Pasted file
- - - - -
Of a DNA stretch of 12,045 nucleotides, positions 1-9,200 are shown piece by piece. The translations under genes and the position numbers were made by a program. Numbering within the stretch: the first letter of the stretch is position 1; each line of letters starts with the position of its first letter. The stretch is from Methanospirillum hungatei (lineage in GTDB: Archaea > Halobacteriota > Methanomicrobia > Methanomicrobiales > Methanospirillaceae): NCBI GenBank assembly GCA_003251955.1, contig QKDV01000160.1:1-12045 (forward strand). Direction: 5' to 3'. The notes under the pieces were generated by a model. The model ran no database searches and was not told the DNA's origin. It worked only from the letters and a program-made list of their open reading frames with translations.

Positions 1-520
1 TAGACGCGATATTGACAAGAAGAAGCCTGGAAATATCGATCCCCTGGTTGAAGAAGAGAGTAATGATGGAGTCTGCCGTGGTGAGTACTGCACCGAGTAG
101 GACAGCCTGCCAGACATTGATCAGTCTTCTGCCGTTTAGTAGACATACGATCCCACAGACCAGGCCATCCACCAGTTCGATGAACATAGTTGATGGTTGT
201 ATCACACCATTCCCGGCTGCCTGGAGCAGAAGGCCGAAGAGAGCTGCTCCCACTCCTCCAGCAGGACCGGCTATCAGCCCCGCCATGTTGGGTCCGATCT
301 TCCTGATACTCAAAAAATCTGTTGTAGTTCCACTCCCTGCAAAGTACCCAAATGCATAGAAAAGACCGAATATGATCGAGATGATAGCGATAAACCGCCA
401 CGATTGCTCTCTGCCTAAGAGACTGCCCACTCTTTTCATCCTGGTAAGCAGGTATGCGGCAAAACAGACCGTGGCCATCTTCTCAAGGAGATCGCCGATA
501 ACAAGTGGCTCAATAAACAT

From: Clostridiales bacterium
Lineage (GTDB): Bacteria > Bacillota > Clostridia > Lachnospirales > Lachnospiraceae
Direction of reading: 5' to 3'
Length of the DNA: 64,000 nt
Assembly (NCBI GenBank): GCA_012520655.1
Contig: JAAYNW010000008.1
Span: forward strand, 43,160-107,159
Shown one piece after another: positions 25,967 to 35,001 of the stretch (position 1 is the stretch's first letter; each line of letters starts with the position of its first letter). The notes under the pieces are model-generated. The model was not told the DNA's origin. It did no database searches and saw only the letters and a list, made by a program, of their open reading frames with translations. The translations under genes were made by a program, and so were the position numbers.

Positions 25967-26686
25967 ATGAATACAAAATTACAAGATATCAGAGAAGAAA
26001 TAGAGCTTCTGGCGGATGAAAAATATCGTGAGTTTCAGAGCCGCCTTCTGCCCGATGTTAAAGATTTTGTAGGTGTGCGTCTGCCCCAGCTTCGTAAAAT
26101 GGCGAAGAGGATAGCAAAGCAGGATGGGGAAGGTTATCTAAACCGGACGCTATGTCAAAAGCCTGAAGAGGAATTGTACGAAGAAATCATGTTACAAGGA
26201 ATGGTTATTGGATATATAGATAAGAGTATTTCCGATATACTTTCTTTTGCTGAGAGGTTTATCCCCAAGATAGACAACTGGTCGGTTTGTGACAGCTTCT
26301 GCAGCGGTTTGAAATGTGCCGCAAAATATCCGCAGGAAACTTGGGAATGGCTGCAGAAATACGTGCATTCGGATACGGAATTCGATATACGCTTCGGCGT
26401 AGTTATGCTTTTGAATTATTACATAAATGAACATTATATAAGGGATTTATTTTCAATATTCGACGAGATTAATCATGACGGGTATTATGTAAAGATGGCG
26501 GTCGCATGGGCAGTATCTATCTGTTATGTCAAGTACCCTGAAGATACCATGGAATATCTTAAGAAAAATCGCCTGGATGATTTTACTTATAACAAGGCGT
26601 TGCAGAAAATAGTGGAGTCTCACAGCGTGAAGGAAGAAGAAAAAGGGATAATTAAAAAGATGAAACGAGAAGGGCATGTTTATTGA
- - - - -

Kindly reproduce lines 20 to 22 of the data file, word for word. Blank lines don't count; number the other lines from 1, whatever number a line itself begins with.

26101 GGCGAAGAGGATAGCAAAGCAGGATGGGGAAGGTTATCTAAACCGGACGCTATGTCAAAAGCCTGAAGAGGAATTGTACGAAGAAATCATGTTACAAGGA
26201 ATGGTTATTGGATATATAGATAAGAGTATTTCCGATATACTTTCTTTTGCTGAGAGGTTTATCCCCAAGATAGACAACTGGTCGGTTTGTGACAGCTTCT
26301 GCAGCGGTTTGAAATGTGCCGCAAAATATCCGCAGGAAACTTGGGAATGGCTGCAGAAATACGTGCATTCGGATACGGAATTCGATATACGCTTCGGCGT